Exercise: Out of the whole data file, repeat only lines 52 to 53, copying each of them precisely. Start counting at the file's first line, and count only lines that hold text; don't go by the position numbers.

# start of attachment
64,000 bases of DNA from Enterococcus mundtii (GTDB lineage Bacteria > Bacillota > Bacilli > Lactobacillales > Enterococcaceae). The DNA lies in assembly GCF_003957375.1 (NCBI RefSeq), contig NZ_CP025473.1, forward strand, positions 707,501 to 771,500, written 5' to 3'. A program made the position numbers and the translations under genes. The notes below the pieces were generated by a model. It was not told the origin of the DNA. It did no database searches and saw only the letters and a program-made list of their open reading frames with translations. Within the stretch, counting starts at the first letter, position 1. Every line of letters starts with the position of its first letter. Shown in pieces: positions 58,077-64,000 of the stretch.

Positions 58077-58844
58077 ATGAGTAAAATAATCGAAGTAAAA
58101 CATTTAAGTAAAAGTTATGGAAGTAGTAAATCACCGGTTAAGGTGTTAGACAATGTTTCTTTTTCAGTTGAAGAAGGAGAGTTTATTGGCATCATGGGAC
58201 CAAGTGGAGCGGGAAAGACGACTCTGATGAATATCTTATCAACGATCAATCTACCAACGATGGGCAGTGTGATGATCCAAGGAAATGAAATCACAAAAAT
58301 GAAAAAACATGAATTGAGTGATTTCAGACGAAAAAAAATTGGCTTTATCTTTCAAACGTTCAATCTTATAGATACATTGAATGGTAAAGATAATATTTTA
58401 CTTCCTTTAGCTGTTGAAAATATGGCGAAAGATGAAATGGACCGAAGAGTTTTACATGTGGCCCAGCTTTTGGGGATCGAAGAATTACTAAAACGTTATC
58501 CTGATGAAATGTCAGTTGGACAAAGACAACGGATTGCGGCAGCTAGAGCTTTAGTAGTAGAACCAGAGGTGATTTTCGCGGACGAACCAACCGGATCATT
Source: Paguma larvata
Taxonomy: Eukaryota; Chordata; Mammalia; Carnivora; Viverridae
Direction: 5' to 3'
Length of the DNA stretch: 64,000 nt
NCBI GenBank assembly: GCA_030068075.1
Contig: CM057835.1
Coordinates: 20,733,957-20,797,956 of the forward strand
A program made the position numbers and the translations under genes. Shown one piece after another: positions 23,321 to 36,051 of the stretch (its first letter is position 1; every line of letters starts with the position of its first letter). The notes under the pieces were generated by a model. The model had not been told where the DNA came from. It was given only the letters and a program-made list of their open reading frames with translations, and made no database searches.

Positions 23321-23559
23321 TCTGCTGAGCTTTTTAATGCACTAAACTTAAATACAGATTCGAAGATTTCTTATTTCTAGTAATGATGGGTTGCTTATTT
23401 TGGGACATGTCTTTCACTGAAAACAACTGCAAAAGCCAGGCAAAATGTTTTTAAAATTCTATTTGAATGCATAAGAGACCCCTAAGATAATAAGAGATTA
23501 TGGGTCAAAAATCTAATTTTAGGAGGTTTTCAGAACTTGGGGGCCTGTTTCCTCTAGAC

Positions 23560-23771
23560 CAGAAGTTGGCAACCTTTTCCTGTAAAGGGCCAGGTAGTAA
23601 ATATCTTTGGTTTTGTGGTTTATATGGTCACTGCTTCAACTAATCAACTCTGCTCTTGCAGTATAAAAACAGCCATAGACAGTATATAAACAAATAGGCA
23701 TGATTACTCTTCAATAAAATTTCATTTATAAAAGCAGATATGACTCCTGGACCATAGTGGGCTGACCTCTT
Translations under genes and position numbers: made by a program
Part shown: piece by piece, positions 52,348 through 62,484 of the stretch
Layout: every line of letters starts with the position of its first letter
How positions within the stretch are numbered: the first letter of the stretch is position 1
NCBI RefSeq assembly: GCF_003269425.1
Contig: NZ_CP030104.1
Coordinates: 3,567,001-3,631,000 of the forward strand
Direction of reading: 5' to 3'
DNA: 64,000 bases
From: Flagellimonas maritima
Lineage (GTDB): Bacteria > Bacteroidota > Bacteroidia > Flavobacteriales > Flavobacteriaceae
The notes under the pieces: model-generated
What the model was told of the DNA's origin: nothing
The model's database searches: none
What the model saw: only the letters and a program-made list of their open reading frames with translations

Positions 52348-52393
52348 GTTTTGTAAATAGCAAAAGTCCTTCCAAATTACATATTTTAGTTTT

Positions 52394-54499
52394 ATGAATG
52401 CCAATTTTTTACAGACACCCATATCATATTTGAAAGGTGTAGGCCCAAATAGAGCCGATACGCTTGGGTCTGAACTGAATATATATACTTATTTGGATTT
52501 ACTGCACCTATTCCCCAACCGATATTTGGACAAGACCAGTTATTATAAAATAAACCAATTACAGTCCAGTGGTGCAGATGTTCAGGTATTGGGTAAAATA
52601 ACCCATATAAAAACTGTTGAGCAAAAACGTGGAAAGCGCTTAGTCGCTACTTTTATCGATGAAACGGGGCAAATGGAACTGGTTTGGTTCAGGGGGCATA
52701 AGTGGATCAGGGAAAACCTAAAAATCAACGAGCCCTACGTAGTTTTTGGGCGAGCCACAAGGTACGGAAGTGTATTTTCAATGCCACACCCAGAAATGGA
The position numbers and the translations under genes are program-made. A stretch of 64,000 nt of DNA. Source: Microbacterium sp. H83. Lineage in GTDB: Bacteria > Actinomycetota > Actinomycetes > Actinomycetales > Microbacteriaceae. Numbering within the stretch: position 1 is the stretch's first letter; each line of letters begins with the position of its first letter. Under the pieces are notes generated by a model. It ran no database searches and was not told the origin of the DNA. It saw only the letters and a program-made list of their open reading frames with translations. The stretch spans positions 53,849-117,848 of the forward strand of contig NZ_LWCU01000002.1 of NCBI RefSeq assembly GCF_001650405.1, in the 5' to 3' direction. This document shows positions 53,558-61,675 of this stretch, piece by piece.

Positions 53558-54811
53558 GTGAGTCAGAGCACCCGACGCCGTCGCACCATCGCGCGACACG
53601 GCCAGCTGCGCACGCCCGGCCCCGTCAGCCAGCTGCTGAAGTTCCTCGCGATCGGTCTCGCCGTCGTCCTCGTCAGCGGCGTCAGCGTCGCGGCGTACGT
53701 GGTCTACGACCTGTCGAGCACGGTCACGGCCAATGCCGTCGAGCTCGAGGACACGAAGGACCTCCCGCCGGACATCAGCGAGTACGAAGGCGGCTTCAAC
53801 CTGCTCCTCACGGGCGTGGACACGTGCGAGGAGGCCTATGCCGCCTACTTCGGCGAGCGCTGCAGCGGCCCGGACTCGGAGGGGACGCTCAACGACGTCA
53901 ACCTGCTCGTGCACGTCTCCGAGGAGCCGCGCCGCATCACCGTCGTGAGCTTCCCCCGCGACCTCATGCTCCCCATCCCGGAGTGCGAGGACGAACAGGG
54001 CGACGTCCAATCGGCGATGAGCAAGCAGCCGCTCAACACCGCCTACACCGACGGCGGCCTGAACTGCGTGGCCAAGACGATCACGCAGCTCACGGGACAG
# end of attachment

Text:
53701 GGTCTACGACCTGTCGAGCACGGTCACGGCCAATGCCGTCGAGCTCGAGGACACGAAGGACCTCCCGCCGGACATCAGCGAGTACGAAGGCGGCTTCAAC
53801 CTGCTCCTCACGGGCGTGGACACGTGCGAGGAGGCCTATGCCGCCTACTTCGGCGAGCGCTGCAGCGGCCCGGACTCGGAGGGGACGCTCAACGACGTCA